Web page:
California’s condors get new lifeline with breakthrough Vaccine


Antibodies found in early results of a historic new vaccine trial are expected to give endangered California condors at least partial protection from the deadliest strain of avian influenza in US history. The California condor is the only bird species in the US that has been approved for the new emergency-use vaccine, which was administered this summer to condors bred in captivity during a trial at the Los Angeles Zoo, the San Diego Zoo Safari Park and the Oregon Zoo.
Authorities launched the study after the avian influenza deaths earlier this year of 21 free-flying condors in Arizona, part of a Southwest flock usually accounting for a third of the wild population. Wildlife officials feared that the outbreak’s toll on the California condor population could erase any gains made to rebuild the wild population, spurring the efforts to fast-track the vaccine.
After 40 years of recovery efforts to prevent the extinction of the iconic vulture with a 10-foot (3-metre) wingspan, the wild population today has fewer than 350 condors in flocks spanning from the Pacific Northwest to Baja California, Mexico.
“Losing 20 birds is effectively akin to setting the recovery program back by 10 years,” said Dr Hendrik Nollens, vice president of wildlife health for the San Diego Zoo Wildlife Alliance.
The so-called bird flu reached the US in February 2022 after wreaking havoc across Europe. US agriculture officials consider this year’s cases to be part of last year’s outbreak, which was recorded as the country’s deadliest ever.
Authorities confirmed the flu’s presence earlier this month in commercial poultry flocks in South Dakota and Utah, heightening concerns ahead of the spring migratory season. The outbreak cost poultry producers nearly 59 million birds across 47 states, including egg-laying chickens and turkeys and chickens raised for meat. The flu also caused spikes in egg and turkey prices for consumers and cost the federal government more than USD 660 million.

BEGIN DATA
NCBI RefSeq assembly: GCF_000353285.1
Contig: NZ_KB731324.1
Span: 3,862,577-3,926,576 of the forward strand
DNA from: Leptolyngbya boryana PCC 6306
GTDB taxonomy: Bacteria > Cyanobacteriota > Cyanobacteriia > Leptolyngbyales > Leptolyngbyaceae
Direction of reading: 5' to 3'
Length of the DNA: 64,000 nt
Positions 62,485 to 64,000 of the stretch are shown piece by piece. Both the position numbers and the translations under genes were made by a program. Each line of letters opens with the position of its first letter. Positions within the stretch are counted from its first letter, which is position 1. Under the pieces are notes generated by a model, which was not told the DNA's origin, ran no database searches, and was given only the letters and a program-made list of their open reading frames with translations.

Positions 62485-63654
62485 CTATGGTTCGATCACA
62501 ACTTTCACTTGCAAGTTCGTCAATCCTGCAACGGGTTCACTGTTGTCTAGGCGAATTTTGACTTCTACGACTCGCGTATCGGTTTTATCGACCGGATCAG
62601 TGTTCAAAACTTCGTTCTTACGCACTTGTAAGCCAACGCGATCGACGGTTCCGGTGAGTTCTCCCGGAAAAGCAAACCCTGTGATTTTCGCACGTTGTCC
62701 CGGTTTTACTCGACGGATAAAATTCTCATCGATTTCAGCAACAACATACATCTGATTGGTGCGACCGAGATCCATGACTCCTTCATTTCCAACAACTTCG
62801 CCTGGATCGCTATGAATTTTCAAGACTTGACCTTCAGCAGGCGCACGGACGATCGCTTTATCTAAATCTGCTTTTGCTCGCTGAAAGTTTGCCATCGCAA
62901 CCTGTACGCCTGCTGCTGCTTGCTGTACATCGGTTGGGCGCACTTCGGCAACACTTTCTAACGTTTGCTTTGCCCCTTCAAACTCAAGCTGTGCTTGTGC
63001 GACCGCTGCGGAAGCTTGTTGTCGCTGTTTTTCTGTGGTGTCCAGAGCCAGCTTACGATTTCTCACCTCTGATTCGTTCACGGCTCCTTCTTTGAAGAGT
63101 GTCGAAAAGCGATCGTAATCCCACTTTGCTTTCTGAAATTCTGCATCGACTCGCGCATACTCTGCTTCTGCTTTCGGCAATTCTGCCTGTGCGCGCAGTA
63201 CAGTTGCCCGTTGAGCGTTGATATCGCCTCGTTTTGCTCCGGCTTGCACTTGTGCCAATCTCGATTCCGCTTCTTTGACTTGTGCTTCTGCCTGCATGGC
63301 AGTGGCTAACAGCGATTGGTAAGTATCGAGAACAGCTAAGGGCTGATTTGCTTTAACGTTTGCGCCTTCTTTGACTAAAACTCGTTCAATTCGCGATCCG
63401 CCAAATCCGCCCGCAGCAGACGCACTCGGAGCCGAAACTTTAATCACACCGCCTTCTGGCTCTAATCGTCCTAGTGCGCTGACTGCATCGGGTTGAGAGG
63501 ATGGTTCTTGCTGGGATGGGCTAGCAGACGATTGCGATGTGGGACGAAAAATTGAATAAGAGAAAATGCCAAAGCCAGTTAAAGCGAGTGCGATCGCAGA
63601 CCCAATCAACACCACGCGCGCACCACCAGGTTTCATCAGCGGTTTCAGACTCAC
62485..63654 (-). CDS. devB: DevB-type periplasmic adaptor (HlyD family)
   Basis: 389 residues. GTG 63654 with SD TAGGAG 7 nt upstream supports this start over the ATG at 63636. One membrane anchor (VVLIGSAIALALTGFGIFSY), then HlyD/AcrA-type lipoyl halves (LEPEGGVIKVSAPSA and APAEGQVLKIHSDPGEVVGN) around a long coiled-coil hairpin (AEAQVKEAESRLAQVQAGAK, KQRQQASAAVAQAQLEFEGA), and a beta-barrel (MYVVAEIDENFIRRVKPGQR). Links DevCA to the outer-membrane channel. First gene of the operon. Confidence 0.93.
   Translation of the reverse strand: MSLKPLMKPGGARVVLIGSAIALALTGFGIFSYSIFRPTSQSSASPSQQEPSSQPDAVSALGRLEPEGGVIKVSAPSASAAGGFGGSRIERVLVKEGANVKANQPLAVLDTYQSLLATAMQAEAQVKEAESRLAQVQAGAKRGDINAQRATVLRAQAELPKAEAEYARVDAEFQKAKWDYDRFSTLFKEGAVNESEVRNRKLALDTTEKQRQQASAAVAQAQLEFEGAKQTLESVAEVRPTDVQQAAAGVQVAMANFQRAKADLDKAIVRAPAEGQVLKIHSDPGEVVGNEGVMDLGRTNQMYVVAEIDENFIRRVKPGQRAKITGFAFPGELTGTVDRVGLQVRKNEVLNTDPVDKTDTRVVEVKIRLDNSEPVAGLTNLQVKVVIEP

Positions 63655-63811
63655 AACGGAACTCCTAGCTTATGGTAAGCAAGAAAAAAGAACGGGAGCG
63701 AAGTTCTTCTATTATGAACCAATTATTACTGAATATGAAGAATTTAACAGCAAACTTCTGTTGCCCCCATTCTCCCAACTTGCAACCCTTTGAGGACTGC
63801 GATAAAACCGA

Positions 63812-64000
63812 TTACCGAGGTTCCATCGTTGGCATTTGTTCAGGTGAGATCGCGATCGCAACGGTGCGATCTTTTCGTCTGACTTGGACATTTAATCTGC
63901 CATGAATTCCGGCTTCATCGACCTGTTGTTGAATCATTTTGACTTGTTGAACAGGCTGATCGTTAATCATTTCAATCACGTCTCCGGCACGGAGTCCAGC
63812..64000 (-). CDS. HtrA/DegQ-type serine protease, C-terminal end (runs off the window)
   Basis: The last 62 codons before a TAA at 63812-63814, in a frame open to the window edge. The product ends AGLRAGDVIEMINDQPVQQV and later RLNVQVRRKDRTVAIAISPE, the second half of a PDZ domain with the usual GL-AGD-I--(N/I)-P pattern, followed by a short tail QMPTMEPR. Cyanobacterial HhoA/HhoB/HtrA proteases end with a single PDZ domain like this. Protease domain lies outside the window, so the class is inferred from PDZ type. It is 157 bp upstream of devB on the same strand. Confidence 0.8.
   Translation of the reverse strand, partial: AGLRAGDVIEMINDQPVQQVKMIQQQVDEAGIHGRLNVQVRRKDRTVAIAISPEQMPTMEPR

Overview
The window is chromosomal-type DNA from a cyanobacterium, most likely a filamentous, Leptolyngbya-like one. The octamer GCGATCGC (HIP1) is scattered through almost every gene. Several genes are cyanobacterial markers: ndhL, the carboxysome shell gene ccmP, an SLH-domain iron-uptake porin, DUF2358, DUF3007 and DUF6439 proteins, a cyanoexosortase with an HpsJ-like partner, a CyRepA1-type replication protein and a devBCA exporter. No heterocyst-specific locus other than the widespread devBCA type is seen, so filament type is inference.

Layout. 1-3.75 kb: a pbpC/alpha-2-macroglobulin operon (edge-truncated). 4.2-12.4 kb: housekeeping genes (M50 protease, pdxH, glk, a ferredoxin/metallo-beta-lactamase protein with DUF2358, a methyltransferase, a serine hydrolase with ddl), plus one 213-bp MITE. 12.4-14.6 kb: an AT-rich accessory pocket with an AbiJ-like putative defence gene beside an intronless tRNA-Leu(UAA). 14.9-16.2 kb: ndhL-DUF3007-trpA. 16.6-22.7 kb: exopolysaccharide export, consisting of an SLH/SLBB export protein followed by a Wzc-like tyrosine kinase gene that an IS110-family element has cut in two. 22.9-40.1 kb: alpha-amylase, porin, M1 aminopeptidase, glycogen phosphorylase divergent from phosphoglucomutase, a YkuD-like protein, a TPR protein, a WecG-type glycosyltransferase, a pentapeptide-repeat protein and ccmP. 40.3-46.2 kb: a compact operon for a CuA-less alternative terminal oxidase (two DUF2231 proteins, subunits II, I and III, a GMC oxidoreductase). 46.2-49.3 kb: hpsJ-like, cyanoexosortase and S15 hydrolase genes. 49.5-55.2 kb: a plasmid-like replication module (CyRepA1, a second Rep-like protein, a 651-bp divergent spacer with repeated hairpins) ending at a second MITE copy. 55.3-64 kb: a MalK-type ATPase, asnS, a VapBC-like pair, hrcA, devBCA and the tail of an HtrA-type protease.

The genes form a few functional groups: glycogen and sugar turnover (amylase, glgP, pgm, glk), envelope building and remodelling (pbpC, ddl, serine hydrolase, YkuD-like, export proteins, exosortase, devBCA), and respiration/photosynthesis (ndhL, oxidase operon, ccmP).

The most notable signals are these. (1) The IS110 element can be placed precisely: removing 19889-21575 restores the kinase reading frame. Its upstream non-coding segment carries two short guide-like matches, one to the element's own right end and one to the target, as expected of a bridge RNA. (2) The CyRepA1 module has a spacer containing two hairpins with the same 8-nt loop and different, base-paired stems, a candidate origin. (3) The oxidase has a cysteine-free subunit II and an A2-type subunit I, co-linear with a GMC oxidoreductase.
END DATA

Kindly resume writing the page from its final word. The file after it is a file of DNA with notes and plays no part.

Early results indicate that when 10 condors were vaccinated with half a millilitre (0.016 fluid ounces) on two occasions — an initial injection and a booster administered 21 days later — 60 per cent of the birds showed measurable antibodies expected to protect them from avian flu after exposure.
“We’re thankful that we’re getting any immune response,” said Ashleigh Blackford, the California condor coordinator for the U.S. Fish and Wildlife Service.
The population was nearly wiped out by hunting during the California Gold Rush in the mid-1800s, as well as by poisoning from toxic pesticide DDT and lead ammunition. In the 1980s, only 22 California condors were left in the wild. They were captured and placed in captive breeding programs to save the species. Zoo-bred birds were first released into the wild in 1992 and in the years since have been reintroduced into habitats from which they had disappeared. The ongoing re-wilding efforts are considered a conservation success.
The bird flu trial’s progress will allow wildlife officials to move forward and release roughly two dozen vaccinated condors into the wild in California and Arizona by the end of the year.